Companies may now find it easier to list on exchanges

  • Ramsurya Mamidenna, Hindustan Times
  • Updated: Aug 14, 2015 01:23 IST
The logo of the Securities and Exchange Board of India (Sebi), country's market regulator, is seen on the facade of its head office building in Mumbai. (Reuters)

The Securities and Exchange Board of India (Sebi) could likely relax norms to hasten unlisted companies to tap the primary market. The market regulator recently eased disclosure norms for listing of startups.

The relaxation this time could be an easing in the requirement of furnishing financial statements for the past five years to three years, according to various people connected with the issue.

But as Indian companies have to move toward a new Indian accounting standard (Ind AS), from April 1, 2016, all financial statements for a company going for IPO would also have to be as per Ind AS. This would mean re-stating the accounts for five years, which is not only an accountant’s nightmare but also an arduous task as the new standard could throw up different profit or loss numbers.

Realising this difficulty, Sebi has asked ICAI, the nodal body for setting accounting standards, to suggest guidelines. An ICAI official said that it has scheduled the issue for discussion at its next accounting standards board meeting later this month.

Although Sebi did not respond to queries mailed by HT, the regulator is also looking at global precedents in this issue. It had done the same when it looked at why start-up firms were keen on listing overseas and came up with exemptions on disclosure norms for start-ups, a feature widely prevalent in the US.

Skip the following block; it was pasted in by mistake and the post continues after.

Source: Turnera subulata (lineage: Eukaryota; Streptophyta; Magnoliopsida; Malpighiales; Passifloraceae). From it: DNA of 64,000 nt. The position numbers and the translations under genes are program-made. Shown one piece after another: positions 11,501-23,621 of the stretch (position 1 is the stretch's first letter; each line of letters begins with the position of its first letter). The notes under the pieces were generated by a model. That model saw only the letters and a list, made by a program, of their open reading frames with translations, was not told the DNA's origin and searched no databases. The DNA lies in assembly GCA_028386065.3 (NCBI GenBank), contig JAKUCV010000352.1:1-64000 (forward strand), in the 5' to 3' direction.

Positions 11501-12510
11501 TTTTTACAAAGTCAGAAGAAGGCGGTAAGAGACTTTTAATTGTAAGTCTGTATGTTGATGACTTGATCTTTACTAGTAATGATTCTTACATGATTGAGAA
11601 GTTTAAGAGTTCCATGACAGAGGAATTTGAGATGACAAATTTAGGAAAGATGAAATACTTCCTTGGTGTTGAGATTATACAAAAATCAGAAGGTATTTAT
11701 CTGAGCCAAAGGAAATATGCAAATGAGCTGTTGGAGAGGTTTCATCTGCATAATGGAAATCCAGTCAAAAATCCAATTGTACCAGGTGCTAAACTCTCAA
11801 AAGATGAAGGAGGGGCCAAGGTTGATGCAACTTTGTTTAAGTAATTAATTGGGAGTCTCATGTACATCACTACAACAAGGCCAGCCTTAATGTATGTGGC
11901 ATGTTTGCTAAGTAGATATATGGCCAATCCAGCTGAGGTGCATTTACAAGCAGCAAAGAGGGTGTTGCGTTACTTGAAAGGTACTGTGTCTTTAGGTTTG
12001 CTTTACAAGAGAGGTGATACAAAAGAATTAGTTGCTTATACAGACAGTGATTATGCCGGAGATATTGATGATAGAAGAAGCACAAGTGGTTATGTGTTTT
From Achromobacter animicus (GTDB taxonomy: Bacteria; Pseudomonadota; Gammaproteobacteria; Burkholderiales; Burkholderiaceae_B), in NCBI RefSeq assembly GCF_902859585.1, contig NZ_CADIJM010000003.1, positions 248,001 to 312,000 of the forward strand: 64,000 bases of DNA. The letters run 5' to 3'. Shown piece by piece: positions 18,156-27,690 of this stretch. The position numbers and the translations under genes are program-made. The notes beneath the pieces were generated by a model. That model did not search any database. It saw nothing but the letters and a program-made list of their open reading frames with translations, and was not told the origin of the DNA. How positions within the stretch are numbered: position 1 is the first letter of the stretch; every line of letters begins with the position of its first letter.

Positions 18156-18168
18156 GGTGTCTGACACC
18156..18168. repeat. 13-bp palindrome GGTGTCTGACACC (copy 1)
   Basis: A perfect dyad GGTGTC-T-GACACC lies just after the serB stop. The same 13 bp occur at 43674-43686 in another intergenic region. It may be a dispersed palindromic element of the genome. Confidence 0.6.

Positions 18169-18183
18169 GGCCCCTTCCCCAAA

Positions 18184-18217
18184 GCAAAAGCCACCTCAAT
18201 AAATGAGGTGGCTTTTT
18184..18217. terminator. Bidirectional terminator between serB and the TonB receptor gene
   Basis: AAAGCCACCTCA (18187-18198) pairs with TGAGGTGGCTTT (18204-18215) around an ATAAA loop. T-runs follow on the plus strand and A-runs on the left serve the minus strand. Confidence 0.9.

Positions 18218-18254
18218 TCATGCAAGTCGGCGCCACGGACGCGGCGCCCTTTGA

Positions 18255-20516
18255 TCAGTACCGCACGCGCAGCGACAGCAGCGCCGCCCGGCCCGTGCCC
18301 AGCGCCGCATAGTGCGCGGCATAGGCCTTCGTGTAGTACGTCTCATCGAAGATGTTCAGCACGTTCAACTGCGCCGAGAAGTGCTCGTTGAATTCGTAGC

Sebi is keen to encourage the IPO market as sentiments in the equity markets have improved and small retail investors — the mainstay of a vibrant primary market — have been returning to equities after a three-year gap. The more than 15% rise in mutual fund folios is also a strong indicator.

“When foreign companies listed in the US were permitted to migrate to IFRS (a new accounting standard) the SEC (Sebi’s counterpart in the US) allowed companies going for a public issue to restate accounts under IFRS for two years. However, until there is clarity we have been advising our clients to be prepared for at least three years of restatement,” said Jamil Khatri, partner at KPMG.

The final announcement from Sebi could likely be made in a couple of months as ICAI also has clear views on the issue.

“Apart from the relaxation, Sebi is also thinking of a proforma information where the likely impact on profits or loss are given if the accounts are restated under Ind AS,” said another person connected with the preparation of accounting guidelines.

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